Alan Parker announces his “possible” run. Local News anchor Toni Bowen reports this, while showing footage of him going into custody for helping an arms dealer. And interviews his judge, who Sam Driver got blackmailed off the bench. Alan’s hurt. Driver asks what he thought was going to happen. And that Alan has to make clear what it is he thinks is so important that it takes him to do it.
Sophie tries to recruit Honey Ballinger, another survivor of the kidnapping plot, to campaign. Ballinger points out she should research the other candidates and not just support the one who’s family. Sophie wonders why Alan Parker isn’t volunteering to support someone then, instead of going straight for power.
Randy Parker goes to ask Toni Bowen what her deal is, exactly. Why so mean to his father? I mean, Randy and Bowen used to date, so what’s wrong? She unloads on him: he may be the protagonist but that doesn’t mean everyone he hurts doesn’t count too. After telling him off and leaving, she realizes she’s still ranting at him in her head. She wants to do something useful with this anger at entitled elitists. But she settles for writing an op-ed piece instead.
Identifying the ways society is screwing up for everybody but the elites does bring some response. Her boss at the station is upset that Bowen’s getting unauthorized attention, and puts her on leave. Meanwhile, Sophie notices Bowen’s editorial and thinks: now that’s a mayoral candidate. She goes to Bowen, who wants to know why everyone in the Parker-Spencer-Driver nexus is stalking her. Sophie argues that if Bowen believes in what she wrote, then, she’s got the chance to do something. And, a few weeks (story time; reader time it’s the next day) the Toni Bowen for Mayor campaign office opens. This despite the candidate not being completely sure this is a good idea.
Alan Parker’s campaign gets under way too. This with a $1,000-a-plate fundraiser at Abbey Spencer’s newly-opened bed-and-breakfast. The one that was formerly a barn. Channel 6 reporter Not Toni Bowen sets up a nice softball, letting Parker present this as celebrating local small business owner. You know, Abbey Spencer, millionaire and mother of Toni Bowen’s campaign manager.
And the TV crew finally settles into town, ready to start filming. Kat Alyson, playing Neddy Spencer, is thrilled to meet Neddy Spencer. Alyson bubbles over in that excited, outgoing way that makes me terrified of someone. Huerta finds Alyson surprisingly attractive too. I’m sure this will not make for any weirdness in her relationship with Neddy or anyone else, ever.
Filming is a big deal for Mayor Sanderson, who insists it’s a great deal for town. Sure, the TV production isn’t paying taxes. But there’ll be all kinds of money that falls out of the pockets of wealthy people as they waddle around filming. That’s just how tax incentive plans work. Then Sophie crashes the set, holding up a protest sign and chanting, “Mayor Sanderson is the real actor here!” She got help from that guy on Conan O’Brien’s show with the bad chants. She tries to complain about the deal, and gets distracted by it also being so cool to see Neddy on a film set.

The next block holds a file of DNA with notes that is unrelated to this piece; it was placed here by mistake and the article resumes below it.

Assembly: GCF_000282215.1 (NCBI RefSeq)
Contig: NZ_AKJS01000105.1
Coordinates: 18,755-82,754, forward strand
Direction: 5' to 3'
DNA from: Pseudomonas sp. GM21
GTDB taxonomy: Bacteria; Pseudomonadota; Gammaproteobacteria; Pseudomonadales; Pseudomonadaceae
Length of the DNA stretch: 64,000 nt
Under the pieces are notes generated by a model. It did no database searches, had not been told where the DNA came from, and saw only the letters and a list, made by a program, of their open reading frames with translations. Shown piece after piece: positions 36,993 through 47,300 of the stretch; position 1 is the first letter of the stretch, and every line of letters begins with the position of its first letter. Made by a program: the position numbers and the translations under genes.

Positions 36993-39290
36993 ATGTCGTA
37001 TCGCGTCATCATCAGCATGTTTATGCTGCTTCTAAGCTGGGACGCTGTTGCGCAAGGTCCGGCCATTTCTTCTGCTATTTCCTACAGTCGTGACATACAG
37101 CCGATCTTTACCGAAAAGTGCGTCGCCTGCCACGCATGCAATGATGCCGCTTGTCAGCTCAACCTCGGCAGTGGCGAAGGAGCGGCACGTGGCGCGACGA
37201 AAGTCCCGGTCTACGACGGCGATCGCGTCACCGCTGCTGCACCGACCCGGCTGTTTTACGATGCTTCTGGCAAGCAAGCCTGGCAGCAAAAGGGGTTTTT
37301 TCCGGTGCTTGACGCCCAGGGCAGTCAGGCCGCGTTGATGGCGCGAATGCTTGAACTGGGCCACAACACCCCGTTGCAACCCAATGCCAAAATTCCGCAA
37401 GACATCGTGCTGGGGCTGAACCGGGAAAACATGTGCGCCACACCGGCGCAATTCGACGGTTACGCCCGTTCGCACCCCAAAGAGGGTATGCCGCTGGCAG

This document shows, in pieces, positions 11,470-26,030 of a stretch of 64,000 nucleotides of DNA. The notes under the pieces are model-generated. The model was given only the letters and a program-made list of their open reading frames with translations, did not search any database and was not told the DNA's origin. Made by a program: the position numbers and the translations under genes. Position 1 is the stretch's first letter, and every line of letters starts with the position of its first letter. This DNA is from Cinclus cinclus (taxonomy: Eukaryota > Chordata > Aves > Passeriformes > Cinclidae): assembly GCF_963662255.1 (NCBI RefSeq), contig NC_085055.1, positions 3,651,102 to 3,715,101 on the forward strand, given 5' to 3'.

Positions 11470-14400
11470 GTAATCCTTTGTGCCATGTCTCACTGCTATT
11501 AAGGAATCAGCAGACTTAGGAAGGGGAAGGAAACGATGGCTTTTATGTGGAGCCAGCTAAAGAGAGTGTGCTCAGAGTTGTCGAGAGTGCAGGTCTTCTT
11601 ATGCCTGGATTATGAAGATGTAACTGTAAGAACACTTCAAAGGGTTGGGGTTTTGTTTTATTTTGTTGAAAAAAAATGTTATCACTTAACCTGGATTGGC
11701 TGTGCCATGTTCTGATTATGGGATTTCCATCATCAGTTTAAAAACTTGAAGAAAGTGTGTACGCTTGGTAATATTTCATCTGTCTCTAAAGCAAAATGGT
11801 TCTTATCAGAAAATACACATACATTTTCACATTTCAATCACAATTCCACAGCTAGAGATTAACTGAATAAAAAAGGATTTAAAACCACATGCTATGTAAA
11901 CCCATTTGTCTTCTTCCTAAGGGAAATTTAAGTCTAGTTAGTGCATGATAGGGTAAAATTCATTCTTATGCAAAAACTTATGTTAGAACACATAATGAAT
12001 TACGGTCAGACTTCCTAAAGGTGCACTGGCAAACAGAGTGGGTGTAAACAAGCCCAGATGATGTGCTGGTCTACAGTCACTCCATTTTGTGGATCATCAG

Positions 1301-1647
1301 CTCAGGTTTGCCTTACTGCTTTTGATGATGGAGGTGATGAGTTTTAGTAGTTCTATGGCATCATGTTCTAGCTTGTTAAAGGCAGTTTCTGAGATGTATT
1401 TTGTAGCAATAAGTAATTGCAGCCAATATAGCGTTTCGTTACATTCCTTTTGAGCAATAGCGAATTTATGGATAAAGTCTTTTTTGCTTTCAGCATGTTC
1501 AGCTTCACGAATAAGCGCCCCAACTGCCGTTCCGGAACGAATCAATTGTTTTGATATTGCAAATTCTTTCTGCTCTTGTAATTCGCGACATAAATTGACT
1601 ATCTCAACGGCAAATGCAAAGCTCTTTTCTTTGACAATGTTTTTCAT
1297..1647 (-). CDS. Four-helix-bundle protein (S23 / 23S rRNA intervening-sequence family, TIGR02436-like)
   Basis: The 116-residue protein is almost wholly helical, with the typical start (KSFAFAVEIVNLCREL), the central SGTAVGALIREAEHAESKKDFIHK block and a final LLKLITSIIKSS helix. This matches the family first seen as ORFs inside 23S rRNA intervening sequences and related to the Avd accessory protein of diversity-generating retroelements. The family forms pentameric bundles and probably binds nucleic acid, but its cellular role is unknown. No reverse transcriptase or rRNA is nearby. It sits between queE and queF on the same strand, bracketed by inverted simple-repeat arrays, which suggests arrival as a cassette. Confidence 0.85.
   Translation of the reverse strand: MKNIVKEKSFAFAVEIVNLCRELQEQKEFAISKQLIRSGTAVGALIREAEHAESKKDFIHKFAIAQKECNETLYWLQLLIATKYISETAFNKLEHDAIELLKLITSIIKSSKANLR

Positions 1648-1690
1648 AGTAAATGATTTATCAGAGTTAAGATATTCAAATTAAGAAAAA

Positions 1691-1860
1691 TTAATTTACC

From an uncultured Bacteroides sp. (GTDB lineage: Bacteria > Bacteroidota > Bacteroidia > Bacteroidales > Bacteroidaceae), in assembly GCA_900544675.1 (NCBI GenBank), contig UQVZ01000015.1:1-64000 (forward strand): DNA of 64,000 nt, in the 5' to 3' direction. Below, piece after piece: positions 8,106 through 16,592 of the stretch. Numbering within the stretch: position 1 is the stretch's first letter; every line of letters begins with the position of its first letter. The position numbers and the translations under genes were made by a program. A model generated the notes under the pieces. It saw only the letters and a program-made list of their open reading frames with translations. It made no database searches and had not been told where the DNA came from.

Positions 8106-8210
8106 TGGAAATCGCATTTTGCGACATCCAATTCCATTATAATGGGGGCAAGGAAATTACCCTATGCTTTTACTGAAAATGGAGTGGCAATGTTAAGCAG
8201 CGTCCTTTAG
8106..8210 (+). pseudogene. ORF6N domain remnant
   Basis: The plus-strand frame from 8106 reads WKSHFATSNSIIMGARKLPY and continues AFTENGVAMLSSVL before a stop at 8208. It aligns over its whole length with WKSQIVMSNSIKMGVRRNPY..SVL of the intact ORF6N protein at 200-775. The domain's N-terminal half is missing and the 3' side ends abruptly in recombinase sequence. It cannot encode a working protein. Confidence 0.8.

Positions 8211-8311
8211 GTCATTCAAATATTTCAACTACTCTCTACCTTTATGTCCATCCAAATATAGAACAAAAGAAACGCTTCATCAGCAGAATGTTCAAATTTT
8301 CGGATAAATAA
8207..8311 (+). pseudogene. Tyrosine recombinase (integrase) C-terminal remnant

And that gets us to the start of this week, which saw the first mention of the pandemic in the story comics. I know what you’re wondering: well, isn’t the film crew staying in Abbey’s bed-and-breakfast? My guess for that is no, because the renovations kept dragging out and the film crew would need reservations they could count on. Would have been great for Abbey if it worked that way. That’s my guess, though. We’ll see how it develops in the next months.
Oh, that migratory shopping cart that’s been going up and down the street has fallen over. Sad. Tipped on its side like this, it’s sure to be easy pickings for the abandoned disreputable lawn predators out there. Even a single tireless rusted-out Chevy on cinder blocks will be able to get it. If it were in range, that is.
Huh; yeah, this store used to be a barber shop, looks like. A long time ago. Oh, and just next to it, spot that used to be a convenience store. Also a long time ago. Building permit on it … mm. They’re replacing the floor and carpet by August of 2016. Well, I’m sure they have big plans for the reopening.
So here’s a spot where the road was torn up and re-patched. It intersects another stretch where the road was torn up and re-patched. There are cryptic markings in spray paint all over, pointing at the manhole from five directions. They’re not uniformly spaced around the manhole. They evoke a portolan chart, perhaps mapping the routes by which traders from the Hanseatic League will bring staple goods to port, and then lose them in the potholes surrounding the patched streaks.
Interesting to see another former barber shop, and so close to the last one.